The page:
Crawford Fish Hatchery

March 25, 2017 daryl bauer

Seems as though I heard something about 2017 being the 150th anniversary of Nebraska statehood.  Along those lines our TV, radio and video guy here at Game & Parks, Ralph Wall, has been putting together some short videos looking back at the history of the Nebraska Game & Parks Commission.

Did you know we used to have a fish hatchery at Crawford?

Let me put a personal spin on this again here in my blog. . . .

I started my academic career as a kindergartner in Rural District 42 north of Alliance.  Yes, just a few miles north of what is now known as “Carhenge”.  I believe that first year of school I may have got out a day or two earlier than the other kids, so I could attend our branding, but I remember being included in the school field trip that spring.  We all loaded up on a passenger train at the Alliance depot and road the rails up through the Pine Ridge to Crawford.  To this day that remains as the only time I have been on a train.  We traveled through tunnels on that trip; who knew there were railroad tunnels in Nebraska?????

Anyway, it was a long time ago, but I remember we all had a picnic in the Crawford City Park before car-pooling home to Alliance (guarantee none of us used any seat belts back then).  I do not recall if we toured the Crawford Fish Hatchery as part of that field trip, but I certainly remember that fish hatchery.  I remember touring it at other times.  Back at that time, there were some large brood stock trout held at the Crawford Fish Hatchery, big fish from which the eggs were taken to produce small trout to stock.  So, when you walked around the ponds at the Crawford Fish Hatchery, they were not all teeming with small trout, some of the hatchery ponds had at least what seemed to me at the time, to be HUGE trout!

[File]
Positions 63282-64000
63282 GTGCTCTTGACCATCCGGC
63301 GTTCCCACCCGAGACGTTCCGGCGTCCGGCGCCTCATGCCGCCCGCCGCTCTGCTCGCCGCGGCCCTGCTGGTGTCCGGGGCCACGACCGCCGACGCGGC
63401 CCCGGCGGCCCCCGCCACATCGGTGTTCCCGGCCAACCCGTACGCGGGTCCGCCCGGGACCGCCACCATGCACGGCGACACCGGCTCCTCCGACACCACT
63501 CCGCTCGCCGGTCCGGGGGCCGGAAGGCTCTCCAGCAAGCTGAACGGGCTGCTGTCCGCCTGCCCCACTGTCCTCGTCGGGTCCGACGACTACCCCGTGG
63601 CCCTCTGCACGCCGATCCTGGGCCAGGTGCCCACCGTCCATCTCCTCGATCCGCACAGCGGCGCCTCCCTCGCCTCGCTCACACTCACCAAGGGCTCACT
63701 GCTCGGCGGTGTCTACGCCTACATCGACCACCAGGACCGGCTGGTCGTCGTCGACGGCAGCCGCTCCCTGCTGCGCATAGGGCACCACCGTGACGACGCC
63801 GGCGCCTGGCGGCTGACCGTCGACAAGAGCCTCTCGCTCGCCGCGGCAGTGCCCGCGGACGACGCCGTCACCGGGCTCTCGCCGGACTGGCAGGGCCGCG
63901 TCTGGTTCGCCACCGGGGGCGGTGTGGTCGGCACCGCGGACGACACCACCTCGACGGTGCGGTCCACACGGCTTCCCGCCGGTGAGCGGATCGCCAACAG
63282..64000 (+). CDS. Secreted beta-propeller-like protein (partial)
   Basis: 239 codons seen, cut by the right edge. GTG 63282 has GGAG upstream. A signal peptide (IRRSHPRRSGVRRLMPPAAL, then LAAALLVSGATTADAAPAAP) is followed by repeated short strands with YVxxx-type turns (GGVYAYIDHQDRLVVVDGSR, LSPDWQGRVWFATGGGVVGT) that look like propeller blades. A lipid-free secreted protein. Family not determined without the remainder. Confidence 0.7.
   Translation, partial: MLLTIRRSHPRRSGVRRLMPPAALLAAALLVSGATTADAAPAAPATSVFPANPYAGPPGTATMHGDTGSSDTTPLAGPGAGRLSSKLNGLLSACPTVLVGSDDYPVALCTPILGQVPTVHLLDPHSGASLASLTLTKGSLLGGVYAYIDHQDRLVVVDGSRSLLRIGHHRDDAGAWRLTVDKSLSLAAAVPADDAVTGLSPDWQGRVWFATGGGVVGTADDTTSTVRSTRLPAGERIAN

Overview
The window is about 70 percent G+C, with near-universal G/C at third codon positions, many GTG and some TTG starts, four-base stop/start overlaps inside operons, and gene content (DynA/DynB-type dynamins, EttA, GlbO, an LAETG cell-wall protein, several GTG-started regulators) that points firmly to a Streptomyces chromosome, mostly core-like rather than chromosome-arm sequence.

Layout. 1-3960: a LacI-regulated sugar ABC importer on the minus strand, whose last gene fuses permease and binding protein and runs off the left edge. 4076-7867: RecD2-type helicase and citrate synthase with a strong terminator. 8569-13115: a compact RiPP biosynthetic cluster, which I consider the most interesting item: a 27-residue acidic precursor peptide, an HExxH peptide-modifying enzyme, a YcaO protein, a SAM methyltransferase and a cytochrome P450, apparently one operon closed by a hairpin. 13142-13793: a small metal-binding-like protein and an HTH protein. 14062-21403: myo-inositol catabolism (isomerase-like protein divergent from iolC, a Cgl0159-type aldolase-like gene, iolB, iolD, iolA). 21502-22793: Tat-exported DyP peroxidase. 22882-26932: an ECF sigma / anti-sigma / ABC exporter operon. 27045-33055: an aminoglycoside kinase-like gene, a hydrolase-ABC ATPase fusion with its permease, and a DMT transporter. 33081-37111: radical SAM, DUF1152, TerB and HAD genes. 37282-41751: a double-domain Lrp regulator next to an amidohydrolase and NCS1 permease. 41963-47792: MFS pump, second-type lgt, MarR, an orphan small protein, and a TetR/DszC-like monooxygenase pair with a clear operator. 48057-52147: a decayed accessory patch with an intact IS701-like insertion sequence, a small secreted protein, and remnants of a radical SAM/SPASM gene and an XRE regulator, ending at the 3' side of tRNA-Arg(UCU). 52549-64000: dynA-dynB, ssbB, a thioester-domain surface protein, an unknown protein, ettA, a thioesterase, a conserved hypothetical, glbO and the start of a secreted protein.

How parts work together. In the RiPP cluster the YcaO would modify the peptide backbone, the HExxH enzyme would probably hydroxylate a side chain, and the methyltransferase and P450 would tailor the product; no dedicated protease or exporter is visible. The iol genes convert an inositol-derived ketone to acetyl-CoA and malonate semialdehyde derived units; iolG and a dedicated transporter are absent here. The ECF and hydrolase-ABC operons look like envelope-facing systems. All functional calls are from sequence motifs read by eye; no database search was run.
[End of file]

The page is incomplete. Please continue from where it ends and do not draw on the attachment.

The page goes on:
I never forget a big fish.

I will add one other comment to the events recounted in the video.  Yes, a devastating flood eventually closed the book on the Crawford Fish Hatchery, but I always say that it took not one, but two “acts of God” to close that hatchery.  The flooding that eventually closed the hatchery was made much worse by extensive wildfires that burned in the White River drainage weeks before.  When the big thunderstorm then dropped all of that rain, there was no ground cover to soak up the water–it all ran off and carried a tremendous load of ash and debris left from the fire.  One catastrophe by itself probably would not have been enough to bring the end to the Crawford Fish Hatchery, but the two together spelled its doom.

You may notice mention of the “trout stamp” in the video.  We phased out the trout stamp in 1997 with the creation of the Aquatic Habitat Stamp.  In fact, now we do not sell a separate Aquatic Habitat Stamp as that designated money is just included in the cost of a fishing permit.

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